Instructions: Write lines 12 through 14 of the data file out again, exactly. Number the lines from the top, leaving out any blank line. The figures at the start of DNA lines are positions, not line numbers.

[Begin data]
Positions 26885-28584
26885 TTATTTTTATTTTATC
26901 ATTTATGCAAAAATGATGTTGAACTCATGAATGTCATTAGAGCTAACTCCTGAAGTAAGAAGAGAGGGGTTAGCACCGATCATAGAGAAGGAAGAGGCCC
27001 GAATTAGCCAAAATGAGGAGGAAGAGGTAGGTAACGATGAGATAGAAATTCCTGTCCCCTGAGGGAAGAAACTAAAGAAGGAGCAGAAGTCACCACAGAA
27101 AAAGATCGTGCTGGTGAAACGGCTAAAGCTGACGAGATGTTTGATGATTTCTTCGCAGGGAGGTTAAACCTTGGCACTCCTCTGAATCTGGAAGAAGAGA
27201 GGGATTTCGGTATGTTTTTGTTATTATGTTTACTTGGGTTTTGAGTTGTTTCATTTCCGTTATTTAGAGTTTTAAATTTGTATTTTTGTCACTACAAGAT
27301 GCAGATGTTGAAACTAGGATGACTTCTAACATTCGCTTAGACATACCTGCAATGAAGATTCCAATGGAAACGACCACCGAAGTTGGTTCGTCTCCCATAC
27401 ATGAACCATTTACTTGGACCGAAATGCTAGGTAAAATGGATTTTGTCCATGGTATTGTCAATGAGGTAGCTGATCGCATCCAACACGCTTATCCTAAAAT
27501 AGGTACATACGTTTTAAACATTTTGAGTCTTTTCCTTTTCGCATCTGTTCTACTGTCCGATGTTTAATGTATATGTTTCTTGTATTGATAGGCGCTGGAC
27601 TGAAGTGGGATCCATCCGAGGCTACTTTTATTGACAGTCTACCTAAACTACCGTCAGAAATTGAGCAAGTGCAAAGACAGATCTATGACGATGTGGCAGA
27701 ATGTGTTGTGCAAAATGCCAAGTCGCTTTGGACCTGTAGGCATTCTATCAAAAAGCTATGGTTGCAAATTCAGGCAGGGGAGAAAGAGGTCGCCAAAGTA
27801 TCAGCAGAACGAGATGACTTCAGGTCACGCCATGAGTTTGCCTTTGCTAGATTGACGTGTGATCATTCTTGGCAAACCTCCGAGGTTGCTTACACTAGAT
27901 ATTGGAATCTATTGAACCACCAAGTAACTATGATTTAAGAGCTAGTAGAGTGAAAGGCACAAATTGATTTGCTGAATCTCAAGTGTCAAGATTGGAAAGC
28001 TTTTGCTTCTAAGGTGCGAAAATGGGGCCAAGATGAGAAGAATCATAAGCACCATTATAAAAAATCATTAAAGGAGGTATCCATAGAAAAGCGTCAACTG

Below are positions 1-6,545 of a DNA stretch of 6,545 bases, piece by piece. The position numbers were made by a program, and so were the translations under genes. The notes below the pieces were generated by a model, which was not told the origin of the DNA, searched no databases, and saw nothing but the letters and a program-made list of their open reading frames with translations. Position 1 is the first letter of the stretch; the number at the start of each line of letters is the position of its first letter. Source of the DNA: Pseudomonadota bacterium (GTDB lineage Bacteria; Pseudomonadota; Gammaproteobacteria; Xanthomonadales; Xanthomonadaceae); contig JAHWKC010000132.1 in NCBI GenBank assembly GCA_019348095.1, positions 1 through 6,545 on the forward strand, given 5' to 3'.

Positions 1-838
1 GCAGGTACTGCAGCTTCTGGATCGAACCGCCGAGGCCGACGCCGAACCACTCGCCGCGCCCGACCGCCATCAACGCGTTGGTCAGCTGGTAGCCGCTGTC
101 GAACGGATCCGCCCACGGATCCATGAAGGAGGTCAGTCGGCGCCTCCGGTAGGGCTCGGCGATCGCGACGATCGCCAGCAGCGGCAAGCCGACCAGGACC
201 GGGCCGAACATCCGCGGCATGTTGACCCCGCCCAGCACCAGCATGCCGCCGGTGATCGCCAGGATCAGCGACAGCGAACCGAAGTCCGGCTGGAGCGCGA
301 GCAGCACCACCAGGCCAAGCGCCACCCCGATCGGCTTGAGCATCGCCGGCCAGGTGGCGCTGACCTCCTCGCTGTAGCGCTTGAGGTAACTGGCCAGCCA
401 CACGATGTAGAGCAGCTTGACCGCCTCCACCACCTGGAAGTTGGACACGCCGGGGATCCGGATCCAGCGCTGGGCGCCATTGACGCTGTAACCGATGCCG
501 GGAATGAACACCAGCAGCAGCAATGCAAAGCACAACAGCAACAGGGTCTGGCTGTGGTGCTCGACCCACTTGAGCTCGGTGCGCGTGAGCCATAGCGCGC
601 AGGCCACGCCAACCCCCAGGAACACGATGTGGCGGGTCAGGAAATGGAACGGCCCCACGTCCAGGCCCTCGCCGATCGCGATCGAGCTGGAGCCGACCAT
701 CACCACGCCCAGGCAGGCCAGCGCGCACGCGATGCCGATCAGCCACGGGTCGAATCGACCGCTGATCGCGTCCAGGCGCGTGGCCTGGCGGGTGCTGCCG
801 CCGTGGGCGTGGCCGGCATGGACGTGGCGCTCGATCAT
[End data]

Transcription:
27801 TCAGCAGAACGAGATGACTTCAGGTCACGCCATGAGTTTGCCTTTGCTAGATTGACGTGTGATCATTCTTGGCAAACCTCCGAGGTTGCTTACACTAGAT
27901 ATTGGAATCTATTGAACCACCAAGTAACTATGATTTAAGAGCTAGTAGAGTGAAAGGCACAAATTGATTTGCTGAATCTCAAGTGTCAAGATTGGAAAGC
28001 TTTTGCTTCTAAGGTGCGAAAATGGGGCCAAGATGAGAAGAATCATAAGCACCATTATAAAAAATCATTAAAGGAGGTATCCATAGAAAAGCGTCAACTG